The active coastal fault system, the Eliki Fault, follows a similar trend to the older faults. Carbonate basement is locally exposed in the footwall crest along the coast. Modern fan delta deposits are accumulating to the north of the Eliki fault, on the subsiding hangingwall of the present day Gulf. The Eastern Eliki Fault trace was last ruptured by a surface-breaking earthquake in 1861 (Schmidt, 1879). Well-defined marine terraces exist to the south of the Eastern Eliki Fault, attesting to uplift through the Late Pleistocene (Armijo et al., 1996; McNeill et al., in press).
Dominantly north-dipping planar and listric meso-scale faults are also seen in the Vouraikos valley (throws of centimeters to ~100 m). A number of these fault systems occur in immediate footwall (e.g., of the Mamousia-Pirghaki Fault) or hangingwall areas (e.g., close to the eastern tip of the Dhoumena Fault) of the larger mapped faults and are believed to relate largely to rift-related deformation on the major fault systems (McGurk, 1999). Where such relationships are harder to prove, the meso-scale structures could also be related to other mechanisms; e.g., more recent landslip events on the valley sides.
Two issues arise: (1) the presence or absence of a regional basal detachment fault with a fault trace >100 km long, and (2) the spatial and temporal evolution of the rift and fault activity.
Firstly, the Khelmos detachment is not mapped as a 100-km long, continuous detachment feature. For example, the Kerpini fault is not linked southwards to the Kalavrita fault south of Tsivlos, as was suggested by Sorel (2000). Furthermore, the field relations described above are not diagnostic of an underlying detachment fault. The entire system could be described by a set of comparatively high-angled normal faults bounding narrow half-grabens, which were back-tilted by progressive footwall uplift. This process is clearly evident along the present-day rift margin by the exposure, uplift, and backtilting of originally horizontal Gilbert fan delta top-sets in the hangingwall of the Mamousia-Pirghaki Fault. Fault planes across the region dip at ca. 40-60o at outcrop, consistent with backtilting of successive footwall fault blocks.
Secondly, the timing of faulting is more complex than previously recognised (Figure 3). A relative chronology of fault activity that has been established differs significantly in detail from that proposed by Sorel (2000):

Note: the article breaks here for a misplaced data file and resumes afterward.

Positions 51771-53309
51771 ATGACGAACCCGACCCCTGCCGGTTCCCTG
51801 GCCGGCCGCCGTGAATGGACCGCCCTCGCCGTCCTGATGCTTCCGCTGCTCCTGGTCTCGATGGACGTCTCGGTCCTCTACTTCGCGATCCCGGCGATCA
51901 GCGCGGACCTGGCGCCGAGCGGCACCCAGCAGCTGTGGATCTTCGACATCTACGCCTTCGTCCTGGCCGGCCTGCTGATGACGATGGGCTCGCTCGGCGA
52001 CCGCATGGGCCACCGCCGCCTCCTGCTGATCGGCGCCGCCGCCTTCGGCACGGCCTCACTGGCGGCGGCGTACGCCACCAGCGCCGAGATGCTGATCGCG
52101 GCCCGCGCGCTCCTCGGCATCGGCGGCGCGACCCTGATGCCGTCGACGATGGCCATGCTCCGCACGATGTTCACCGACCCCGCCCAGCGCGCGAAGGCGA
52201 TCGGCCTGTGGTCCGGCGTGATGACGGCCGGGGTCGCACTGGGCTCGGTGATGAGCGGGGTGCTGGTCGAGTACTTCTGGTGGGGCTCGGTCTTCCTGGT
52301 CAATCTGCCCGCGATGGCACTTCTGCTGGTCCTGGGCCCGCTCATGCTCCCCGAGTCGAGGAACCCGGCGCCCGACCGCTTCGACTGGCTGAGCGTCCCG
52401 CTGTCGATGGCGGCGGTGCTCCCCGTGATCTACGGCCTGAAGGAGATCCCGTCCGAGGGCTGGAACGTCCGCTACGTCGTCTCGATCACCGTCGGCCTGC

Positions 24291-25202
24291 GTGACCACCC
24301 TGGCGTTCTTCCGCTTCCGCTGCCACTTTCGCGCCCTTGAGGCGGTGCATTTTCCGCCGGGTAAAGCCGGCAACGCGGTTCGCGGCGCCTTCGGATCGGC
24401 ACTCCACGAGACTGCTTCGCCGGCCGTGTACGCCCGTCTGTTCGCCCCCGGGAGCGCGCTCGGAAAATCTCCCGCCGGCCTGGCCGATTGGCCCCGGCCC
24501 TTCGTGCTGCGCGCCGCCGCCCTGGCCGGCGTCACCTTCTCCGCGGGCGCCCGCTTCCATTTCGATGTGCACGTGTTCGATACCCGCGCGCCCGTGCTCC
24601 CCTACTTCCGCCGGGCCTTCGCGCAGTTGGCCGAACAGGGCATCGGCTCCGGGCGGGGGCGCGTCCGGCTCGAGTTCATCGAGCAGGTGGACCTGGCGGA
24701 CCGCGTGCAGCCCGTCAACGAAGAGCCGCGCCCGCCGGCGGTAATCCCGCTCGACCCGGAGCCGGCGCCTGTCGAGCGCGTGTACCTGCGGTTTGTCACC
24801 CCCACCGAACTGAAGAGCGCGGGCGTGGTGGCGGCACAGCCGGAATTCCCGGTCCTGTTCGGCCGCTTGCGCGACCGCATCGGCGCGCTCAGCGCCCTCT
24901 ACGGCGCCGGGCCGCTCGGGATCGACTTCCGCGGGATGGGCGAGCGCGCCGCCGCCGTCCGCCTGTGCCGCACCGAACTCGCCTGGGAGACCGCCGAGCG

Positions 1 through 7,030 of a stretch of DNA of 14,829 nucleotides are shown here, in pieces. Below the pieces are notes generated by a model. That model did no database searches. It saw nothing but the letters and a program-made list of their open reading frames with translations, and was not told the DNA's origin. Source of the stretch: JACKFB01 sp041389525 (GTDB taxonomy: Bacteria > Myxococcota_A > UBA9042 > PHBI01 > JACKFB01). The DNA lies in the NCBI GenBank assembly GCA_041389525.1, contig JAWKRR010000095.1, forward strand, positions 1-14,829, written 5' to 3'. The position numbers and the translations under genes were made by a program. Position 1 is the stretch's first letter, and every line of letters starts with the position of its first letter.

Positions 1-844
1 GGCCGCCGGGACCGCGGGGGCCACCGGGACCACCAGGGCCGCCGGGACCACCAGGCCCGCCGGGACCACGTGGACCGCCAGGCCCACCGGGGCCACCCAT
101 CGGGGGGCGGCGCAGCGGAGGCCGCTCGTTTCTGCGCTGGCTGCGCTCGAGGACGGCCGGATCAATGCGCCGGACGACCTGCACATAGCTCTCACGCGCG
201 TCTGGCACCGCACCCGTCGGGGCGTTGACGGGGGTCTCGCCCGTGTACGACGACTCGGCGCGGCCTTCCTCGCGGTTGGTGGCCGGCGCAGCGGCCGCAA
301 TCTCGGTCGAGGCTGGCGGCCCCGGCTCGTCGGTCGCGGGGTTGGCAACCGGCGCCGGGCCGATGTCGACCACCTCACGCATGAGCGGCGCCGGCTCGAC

1) Activity was initially distributed over a relatively wide area with three major faults (Kalavrita, Kerpini and Dhoumena Faults) and several subsidiary or splay faults active. It is not known if the Mamousia-Pirghaki fault was also active at this time. Neither is it known whether antithetic faults lay farther to the north, forming a northern margin to the rift.
2) Subsidence on the Kalavrita Fault continued, generating accommodation space for a significant thickness of fluvial conglomerates. Progradation of this conglomeratic wedge then resulted in a major fluvial influx northwards across the rift, with a significant alluvial fan developed to the north of the Kerpini Fault. Some combination of regional hinterland uplift, major reactivation of the Kalavrita Fault (footwall uplift), or conversely a reduction of accommodation space in the Kalavrita depocentre, or even climatic change may have triggered this major progradational pulse across the rift. Some faults remained active during the deposition of the lower parts of this progradational formation.
3) Kilometre-scale faulting on the Kerpini Fault has post-dated accumulation of the progradational alluvial fan formation. Some reactivation and eastward propagation of the Dhoumena Fault also post-dated the progradational episode.
4) Subsequently the Mamousia-Pirghaki Fault system delimited the area of rift subsidence, with ca. 1.5 km of deltaic sediments accommodated to the north. Erosion of early syn-rift sediments would have occurred north of the Mamousia-Pirghaki Fault system, in its uplifting footwall.
5) The final stage of activity has seen the Mamoussia-Pirghaki Fault become (relatively) inactive, with basin-margin stepping-north once again, onto the Eliki Fault system.
This evolution indicates that the rift did not evolve through a simple south to north progression of fault-bounded basins, as previously suggested. Rather, earliest rift activity was broadly distributed across a number of faults (Step 1; Figure 3). At this time, when the basal clastic fluvial/alluvial to lacustrine formation was being deposited, the northern basin margin already lay to the north of the Mamousia-Pirghaki Fault. Fault activity has subsequently focused through time on the larger faults observed at the present. There is irrefutable evidence that the southern margin of the Gulf of Corinth rift has shifted northward (in relative terms) through time. Fault activity has migrated in general terms from the Kalavrita to the Kerpini to the Mamousia-Pirghaki into the Eliki Fault system. However, it is unclear whether the width or the location of the actively subsiding rift has changed significantly throughout its history. Models invoking northward migration of successive, narrow depocentres (Sorel, 2000) can therefore be discounted.
In conclusion, the near continuous exposure of the early rift in numerous river valleys offers a unique opportunity for evaluating the spatial and temporal evolution of a rift and its associated sedimentary fill and for use as extensional basin analogues for the hydrocarbon industry.